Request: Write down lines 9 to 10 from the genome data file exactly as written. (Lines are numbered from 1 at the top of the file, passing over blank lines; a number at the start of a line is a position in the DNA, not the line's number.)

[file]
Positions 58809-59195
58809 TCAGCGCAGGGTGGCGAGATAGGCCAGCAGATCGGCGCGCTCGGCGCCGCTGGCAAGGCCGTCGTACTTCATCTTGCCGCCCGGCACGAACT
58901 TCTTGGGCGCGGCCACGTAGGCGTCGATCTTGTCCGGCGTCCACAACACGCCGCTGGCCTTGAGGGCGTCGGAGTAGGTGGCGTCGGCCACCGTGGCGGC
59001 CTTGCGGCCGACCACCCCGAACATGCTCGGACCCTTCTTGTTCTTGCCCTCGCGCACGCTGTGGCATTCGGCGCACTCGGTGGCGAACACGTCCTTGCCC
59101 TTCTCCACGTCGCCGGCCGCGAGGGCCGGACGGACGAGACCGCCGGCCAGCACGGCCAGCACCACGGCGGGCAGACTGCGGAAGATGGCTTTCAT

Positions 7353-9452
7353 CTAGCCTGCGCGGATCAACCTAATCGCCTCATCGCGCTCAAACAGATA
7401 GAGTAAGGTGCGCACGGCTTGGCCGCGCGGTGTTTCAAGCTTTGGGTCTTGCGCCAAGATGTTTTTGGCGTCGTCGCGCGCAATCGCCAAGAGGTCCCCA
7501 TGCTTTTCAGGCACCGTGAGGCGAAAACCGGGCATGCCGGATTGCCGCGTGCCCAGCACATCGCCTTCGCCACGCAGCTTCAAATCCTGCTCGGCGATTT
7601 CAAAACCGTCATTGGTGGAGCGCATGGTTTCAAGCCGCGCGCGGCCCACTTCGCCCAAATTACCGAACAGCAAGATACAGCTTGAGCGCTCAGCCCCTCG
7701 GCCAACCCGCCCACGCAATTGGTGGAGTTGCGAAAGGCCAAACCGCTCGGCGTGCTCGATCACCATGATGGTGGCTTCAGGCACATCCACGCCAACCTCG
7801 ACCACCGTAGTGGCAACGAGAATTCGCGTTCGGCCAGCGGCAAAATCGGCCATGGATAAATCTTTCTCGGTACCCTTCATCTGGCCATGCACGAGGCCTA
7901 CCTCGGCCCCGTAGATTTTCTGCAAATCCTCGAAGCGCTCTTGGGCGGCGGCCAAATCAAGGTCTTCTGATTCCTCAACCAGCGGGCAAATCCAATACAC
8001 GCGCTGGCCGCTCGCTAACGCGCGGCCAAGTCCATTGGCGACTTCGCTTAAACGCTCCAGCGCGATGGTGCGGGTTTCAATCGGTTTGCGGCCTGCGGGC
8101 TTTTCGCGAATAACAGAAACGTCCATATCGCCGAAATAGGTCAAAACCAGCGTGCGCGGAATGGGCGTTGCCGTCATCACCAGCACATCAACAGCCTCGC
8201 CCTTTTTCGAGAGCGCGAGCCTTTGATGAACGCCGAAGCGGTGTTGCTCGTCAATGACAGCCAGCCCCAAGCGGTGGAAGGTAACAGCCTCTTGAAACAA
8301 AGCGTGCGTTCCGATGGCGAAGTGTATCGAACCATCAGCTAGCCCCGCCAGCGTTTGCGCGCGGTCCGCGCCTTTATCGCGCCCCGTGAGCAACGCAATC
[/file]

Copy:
7501 TGCTTTTCAGGCACCGTGAGGCGAAAACCGGGCATGCCGGATTGCCGCGTGCCCAGCACATCGCCTTCGCCACGCAGCTTCAAATCCTGCTCGGCGATTT
7601 CAAAACCGTCATTGGTGGAGCGCATGGTTTCAAGCCGCGCGCGGCCCACTTCGCCCAAATTACCGAACAGCAAGATACAGCTTGAGCGCTCAGCCCCTCG